Rapid urbanisation poses many challenges for Indonesian policy makers, including traffic congestion, pollution, and a…
Like young people across the globe, young Indonesians are often misunderstood. The older generations perceive them as entitled, unmotivated, apathetic and narcissistic, a far cry from the image of the pemuda, or revolutionary youth, who fought for the country’s independence. They are supposedly more interested in hanging out in shopping malls and seizing selfie opportunities for the perfect social media post than the social and political issues around them.
Even though more than half of Indonesia’s population is under the age of 30, little research has been done into the attitudes of the country’s youth. What do Indonesia’s young people think about social, political and economic issues? Do they care about social inequality and environmental degradation? How do their consumption patterns reflect their values and aspirations? Do they have much hope for Indonesia’s future and the role the can play within it?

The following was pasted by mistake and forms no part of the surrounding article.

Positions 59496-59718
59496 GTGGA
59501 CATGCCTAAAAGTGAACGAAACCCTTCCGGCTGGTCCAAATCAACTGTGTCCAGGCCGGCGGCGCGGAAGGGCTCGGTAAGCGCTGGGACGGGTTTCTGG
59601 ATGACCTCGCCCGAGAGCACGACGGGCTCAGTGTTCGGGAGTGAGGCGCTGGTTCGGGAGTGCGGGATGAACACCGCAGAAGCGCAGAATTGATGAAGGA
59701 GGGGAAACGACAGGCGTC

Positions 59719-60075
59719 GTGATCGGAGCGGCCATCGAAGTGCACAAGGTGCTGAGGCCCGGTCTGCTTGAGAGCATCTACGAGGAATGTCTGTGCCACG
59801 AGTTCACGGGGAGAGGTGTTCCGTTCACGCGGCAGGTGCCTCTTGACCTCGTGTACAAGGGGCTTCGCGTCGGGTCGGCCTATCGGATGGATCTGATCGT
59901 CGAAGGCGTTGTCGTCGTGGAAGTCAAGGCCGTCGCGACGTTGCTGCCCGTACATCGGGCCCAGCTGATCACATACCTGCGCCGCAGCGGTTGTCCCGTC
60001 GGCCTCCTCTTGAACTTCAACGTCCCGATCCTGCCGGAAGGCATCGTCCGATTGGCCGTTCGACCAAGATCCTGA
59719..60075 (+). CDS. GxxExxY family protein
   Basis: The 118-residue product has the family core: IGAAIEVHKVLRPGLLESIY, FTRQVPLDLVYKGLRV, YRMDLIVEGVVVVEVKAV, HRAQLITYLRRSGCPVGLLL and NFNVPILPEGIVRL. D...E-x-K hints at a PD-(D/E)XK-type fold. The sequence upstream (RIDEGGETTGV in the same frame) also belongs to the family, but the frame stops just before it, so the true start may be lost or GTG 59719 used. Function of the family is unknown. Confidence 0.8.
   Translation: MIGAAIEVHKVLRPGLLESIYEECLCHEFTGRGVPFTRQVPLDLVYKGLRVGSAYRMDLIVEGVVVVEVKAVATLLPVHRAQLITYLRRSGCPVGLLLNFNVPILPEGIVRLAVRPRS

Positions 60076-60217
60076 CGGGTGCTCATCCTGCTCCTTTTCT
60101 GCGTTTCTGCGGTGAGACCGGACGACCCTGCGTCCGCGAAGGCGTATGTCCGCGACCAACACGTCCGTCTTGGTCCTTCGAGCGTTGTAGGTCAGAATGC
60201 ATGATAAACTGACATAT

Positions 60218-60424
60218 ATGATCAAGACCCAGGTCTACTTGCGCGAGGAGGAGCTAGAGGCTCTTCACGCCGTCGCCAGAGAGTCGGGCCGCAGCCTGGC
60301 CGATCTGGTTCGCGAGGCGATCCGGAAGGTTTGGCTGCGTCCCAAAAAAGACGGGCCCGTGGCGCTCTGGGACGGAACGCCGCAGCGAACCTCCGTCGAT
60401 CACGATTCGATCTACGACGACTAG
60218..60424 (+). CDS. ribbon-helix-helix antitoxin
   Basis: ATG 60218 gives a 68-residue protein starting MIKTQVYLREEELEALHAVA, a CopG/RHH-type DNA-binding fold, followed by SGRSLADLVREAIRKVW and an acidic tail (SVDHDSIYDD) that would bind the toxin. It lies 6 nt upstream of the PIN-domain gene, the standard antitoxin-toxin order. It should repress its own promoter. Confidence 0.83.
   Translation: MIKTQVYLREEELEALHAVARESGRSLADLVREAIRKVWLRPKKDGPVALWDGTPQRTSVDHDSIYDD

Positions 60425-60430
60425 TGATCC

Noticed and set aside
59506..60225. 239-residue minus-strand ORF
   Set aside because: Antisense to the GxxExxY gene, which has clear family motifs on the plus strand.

Dr Charlotte Setijadi discusses these issues and more with Dr Meghan Downes, a Melbourne-based cultural studies scholar with a special focus on the everyday politics of consumption in contemporary Indonesia. Meghan completed her PhD at the Australian National University and held a postdoctoral research fellowship at the National University of Singapore’s Asia Research Institute.
In 2018, the Talking Indonesia podcast is co-hosted by Dr Charlotte Setijadi from the ISEAS-Yusof Ishak Institute in Singapore, Dr Dave McRae from the University of Melbourne’s Asia Institute, Dr Jemma Purdey from Monash University, and Dr Dirk Tomsa from La Trobe University.
Photo by Johanes Randy Prakoso on Flickr.